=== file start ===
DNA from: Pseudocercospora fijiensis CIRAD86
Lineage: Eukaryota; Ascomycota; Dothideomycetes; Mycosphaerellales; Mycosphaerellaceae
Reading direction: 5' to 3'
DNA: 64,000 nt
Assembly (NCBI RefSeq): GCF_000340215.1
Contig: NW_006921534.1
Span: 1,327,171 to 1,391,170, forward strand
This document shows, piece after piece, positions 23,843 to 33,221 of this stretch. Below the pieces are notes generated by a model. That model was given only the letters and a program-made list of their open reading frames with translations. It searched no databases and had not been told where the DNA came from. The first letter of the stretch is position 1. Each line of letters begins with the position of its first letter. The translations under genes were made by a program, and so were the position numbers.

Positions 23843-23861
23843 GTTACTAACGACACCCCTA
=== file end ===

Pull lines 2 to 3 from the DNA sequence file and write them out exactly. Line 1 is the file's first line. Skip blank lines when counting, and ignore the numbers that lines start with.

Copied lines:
Lineage: Eukaryota; Ascomycota; Dothideomycetes; Mycosphaerellales; Mycosphaerellaceae
Reading direction: 5' to 3'